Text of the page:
The initial treatment plan called for extraction of tooth numbers 1 through 3, 15, and 16. The dental hygiene care plan included nonsurgical periodontal therapy, discussion about the etiology of caries and periodontal diseases, and instruction on Bass tooth brushing technique, flossing, and the use of an end-tuft toothbrush for the posterior teeth. A prescription-strength fluoride gel, a desensitizing toothpaste, and alcohol-free mouthrinse were also recommended. Periodontal debridement was completed in five appointments. One obstacle encountered during treatment was determining the difference between the patient’s enamel and calculus. The enamel surface was exceedingly soft and flaked off during instrumentation. The dental hygienist had a difficult time distinguishing whether chalky white areas on the enamel (when aair dried were either calculus or enamel. Therefore, it was crucial to discern when to stop scaling.

Re-evaluation of her periodontal condition 3 weeks later revealed significant improvement in the patient’s overall periodontal health (Figures 6 through 8). Pocket depth reduction ranged from 1 mm to 3 mm. There was absence of bleeding on probing and small amounts of residual calculus. Her plaque score was 17%. Remaining calculus from the previous appointments was removed, and the teeth were polished with a professional desensitizing agent that contained calcium carbonate and arginine. A 5% sodium fluoride varnish was also applied to the entire dentition.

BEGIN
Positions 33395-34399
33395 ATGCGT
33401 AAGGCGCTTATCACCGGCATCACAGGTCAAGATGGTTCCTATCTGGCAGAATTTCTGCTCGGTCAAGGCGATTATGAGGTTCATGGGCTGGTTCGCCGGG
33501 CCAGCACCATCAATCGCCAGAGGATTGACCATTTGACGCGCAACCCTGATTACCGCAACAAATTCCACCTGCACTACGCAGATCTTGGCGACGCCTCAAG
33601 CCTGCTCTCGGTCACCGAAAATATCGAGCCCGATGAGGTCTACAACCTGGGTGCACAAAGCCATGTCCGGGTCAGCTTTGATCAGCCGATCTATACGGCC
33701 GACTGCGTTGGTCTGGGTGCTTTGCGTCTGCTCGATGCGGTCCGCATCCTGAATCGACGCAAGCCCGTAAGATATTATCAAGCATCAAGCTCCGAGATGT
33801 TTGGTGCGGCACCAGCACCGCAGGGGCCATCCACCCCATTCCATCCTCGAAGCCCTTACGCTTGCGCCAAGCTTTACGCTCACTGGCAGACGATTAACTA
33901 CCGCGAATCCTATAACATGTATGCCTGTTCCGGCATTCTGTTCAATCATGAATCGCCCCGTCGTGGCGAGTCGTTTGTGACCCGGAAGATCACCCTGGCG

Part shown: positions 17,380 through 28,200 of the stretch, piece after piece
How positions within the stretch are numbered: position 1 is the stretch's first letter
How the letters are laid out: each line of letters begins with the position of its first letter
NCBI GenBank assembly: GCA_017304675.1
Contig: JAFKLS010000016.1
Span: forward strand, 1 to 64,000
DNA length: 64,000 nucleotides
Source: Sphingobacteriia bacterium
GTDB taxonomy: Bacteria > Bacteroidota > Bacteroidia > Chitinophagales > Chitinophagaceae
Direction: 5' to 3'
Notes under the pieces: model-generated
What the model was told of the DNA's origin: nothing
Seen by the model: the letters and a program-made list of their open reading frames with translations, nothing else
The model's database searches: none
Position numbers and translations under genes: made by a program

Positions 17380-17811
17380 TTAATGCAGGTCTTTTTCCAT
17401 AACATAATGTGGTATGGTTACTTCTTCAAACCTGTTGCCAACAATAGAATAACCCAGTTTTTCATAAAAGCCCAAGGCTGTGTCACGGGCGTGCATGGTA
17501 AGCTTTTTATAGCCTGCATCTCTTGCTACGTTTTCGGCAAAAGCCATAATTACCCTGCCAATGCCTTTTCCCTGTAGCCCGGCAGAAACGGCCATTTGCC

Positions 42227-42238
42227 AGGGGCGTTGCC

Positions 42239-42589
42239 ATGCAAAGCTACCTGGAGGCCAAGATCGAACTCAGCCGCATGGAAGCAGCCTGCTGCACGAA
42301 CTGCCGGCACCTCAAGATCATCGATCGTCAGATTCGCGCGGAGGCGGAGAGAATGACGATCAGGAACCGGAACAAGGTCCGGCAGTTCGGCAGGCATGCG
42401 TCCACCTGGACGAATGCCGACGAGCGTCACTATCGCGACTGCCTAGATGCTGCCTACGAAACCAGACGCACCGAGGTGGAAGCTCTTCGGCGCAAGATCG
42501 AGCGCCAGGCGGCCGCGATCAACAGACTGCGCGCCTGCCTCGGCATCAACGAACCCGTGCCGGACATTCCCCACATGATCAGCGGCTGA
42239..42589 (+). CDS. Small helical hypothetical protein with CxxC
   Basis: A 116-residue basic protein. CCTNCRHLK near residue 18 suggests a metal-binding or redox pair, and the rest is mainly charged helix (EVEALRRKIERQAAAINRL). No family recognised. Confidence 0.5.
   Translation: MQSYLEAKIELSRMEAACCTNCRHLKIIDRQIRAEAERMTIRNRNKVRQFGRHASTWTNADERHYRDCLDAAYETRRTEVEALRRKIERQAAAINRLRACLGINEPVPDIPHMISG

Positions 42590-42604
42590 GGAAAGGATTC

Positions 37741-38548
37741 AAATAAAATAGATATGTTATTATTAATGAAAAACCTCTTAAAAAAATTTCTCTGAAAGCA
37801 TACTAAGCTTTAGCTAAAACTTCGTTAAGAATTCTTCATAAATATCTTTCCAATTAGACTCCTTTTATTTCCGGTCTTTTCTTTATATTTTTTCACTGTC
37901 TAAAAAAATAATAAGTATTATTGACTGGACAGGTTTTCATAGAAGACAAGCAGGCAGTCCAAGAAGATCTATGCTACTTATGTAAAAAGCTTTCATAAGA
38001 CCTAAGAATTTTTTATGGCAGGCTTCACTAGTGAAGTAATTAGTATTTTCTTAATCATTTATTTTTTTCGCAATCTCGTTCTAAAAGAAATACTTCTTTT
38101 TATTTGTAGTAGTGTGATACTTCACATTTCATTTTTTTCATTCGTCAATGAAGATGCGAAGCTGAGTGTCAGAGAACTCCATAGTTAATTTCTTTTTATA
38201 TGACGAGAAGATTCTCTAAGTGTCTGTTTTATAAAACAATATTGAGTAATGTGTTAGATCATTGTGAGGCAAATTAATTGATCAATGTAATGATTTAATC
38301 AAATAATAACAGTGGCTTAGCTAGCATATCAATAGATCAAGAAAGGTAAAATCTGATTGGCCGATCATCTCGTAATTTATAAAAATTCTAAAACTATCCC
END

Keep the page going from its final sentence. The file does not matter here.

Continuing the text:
Patients who report a history of methamphetamine use need to be questioned regarding the method of administration and any residual adverse systemic effects. Even if the patient is no longer using, systemic and psychological effects of substance abuse may still be present. Recovered methamphetamine users may experience depression, mood swings, psychosis, paranoia, and cardiovascular problems, which in turn can affect dental care plans.12,24